As most of you know, US & UK schools are rapidly removing “cursive handwriting” from the elementary schools curriculum in favor of computer skills and classes which prepare the student for standardized tests.
Is the removal of cursive handwriting going to effect the ability of graphology to provide insight into character? How about the children’s ability to read. This article from the department for psychological and brain sciences at Indiana University has some strong evidence it does. This article comes from the UK’s leading newspaper: The Telegraph.
Warning over children’s ‘appalling’ handwriting skills
Children are struggling to write their own name because growing numbers of schools are shunning traditional handwriting lessons, academics have warned
By Graeme Paton, Education Editor
Children are struggling to write their own name because growing numbers of schools are shunning traditional handwriting lessons, academics have warned.
Education standards are at risk as pupils are increasingly allowed to submit essays digitally using email, memory sticks or even presenting PowerPoint displays, it was claimed.
Prof Carey Jewitt, from London University’s Institute of Education, said students’ handwriting skills were “absolutely appalling”, adding that many failed to get the practice they needed at home or in the classroom.
Other academics warned that a failure to teach children to write may stunt their development and hold them back in the classroom.
It comes after the publication of primary school exam results this summer showed that pupils perform worse in writing than any other core subject.
A quarter of 11-year-olds failed to reach the standards expected for their age in writing, compared with less than 20 per cent in reading and maths, figures showed.
Prof Jewitt, who has been leading research into the relationship between handwriting and technology for the last 10 years, said the amount of lesson time devoted to the skill had plummeted.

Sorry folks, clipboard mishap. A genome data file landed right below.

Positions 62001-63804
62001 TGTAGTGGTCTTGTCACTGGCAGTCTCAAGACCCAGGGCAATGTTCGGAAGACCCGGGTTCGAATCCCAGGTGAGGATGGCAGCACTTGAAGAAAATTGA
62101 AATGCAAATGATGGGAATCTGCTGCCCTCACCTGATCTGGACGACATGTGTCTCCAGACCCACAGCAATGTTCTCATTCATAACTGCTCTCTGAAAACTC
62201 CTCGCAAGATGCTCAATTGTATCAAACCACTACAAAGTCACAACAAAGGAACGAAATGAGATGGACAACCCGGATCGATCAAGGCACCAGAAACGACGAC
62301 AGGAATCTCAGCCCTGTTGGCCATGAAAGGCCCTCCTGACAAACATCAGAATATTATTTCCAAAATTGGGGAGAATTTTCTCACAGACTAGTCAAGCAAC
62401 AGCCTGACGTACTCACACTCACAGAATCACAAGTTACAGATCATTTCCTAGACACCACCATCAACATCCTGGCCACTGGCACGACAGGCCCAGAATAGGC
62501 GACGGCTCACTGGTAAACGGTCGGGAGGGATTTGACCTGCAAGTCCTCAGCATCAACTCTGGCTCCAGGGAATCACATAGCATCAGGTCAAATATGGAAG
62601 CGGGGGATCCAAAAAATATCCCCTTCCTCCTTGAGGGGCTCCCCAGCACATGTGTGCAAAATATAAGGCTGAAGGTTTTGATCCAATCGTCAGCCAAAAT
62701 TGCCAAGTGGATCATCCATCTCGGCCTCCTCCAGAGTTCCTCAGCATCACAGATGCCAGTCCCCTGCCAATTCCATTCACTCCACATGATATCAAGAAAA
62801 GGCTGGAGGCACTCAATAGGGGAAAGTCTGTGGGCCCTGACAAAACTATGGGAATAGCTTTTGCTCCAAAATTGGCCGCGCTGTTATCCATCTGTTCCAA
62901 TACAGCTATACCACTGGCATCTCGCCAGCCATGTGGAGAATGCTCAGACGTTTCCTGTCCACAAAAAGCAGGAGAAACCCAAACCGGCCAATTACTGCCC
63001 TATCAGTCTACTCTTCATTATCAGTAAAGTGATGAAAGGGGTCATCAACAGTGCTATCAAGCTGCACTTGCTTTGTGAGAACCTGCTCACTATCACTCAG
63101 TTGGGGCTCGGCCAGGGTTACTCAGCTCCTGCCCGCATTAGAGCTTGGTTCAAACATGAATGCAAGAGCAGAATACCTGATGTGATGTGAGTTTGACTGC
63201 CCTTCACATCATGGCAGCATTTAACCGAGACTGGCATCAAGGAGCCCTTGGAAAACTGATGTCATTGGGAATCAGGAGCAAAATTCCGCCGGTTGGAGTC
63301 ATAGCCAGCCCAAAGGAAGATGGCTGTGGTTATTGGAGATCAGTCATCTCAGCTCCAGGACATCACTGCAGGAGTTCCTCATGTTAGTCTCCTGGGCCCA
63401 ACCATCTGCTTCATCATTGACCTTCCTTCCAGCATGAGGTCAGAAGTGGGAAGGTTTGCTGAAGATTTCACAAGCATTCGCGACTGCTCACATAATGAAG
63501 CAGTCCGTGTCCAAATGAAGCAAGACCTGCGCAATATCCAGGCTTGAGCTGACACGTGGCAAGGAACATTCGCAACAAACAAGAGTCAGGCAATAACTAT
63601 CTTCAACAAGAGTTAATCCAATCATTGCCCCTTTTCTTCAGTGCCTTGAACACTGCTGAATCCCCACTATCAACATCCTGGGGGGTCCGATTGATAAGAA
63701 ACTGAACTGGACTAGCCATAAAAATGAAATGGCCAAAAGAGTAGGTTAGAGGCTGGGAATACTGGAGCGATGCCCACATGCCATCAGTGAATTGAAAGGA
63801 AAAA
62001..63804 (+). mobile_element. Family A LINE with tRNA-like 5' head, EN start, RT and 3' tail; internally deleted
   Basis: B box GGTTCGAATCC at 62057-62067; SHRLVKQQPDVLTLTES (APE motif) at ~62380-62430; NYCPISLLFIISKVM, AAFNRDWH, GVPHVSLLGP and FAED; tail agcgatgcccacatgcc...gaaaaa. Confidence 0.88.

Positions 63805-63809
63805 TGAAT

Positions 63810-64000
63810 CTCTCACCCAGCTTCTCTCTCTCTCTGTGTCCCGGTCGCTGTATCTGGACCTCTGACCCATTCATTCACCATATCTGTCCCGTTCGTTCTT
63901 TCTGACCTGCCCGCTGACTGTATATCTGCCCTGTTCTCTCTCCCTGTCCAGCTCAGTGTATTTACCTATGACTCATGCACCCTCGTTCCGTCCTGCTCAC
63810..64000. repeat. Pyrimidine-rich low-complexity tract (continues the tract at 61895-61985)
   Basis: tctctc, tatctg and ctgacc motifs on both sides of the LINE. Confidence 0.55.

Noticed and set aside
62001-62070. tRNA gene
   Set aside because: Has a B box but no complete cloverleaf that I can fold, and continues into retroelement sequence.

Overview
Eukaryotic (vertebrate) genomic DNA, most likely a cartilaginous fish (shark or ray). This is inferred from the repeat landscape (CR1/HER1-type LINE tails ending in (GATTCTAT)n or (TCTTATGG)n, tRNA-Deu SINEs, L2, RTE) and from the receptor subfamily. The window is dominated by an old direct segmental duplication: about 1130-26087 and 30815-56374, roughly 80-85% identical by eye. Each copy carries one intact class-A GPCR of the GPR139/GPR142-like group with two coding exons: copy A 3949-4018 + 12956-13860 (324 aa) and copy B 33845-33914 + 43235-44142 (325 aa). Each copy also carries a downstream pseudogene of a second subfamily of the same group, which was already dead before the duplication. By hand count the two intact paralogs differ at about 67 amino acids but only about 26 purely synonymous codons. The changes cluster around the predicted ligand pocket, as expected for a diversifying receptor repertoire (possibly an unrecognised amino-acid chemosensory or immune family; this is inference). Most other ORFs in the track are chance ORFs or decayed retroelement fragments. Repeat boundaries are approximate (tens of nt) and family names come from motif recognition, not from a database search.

“Little children may not be able to write their names but most can type them,” she told the Times Educational Supplement.
“Even families on a very low income are using email, using Skype.
“Students’ handwriting we have seen is absolutely appalling because they are not getting any practice. They aren’t handwriting at home.”
Observations of lessons in secondary schools suggest that handwriting has now all but disappeared from the classroom, she said.
Teachers increasingly prepare their lessons in digital form in a range of subjects, including English, before presenting them on high-tech white boards.
Many children are also allowed to submit essays as computer print-outs, send them to teachers by email or hand in work using memory sticks.
Dr Karin James, from the department for psychological and brain sciences at Indiana University in the United States, told the TES that a failure to develop handwriting skills undermined children’s reading ability.
“This is setting their brains up to be able to process letters and words,” she said. “That doesn’t happen with keyboarding or even with tracing the letters.
“Creating the form, stroke by stroke, seems to be very important. They need to produce the letters in their minds, then create them on paper.”
One study from Warwick University in 2008 suggested that children who struggled to write fluently devoted more brain capacity to getting words onto a page during tests – interfering with their ability to generate ideas, select vocabulary or plan work properly.
A Department for Education spokesman said: “Handwriting is the most fundamental building block of being educated.
“Every single parent expects their children to be taught how to properly write at school. The current National Curriculum stipulates this is an absolute central part of primary school lessons.
“This is a pretty esoteric debate. No one is saying that keyboard skills aren’t important – but if people like Bill Gates and the late Steve Jobs had to learn to write, then so can pupils in schools today. “
The most effective way to effect positive change in your child using the kid’s workbook is when you, the parent or teacher, are working on your “Adult’s” workbook at the same time. This creates a time to learn together and you may improve yourself, too. The adults workbook is not to improve your handwriting, it was designed six years before the kid’s workbook to assist you with setting goals and using grapho-therapy to improve yourself. This combination kit includes: One Adult’s Workbook, one Kid’s Workbook, Two instructional audio CD’s, a Special Report, the Grapho-Deck.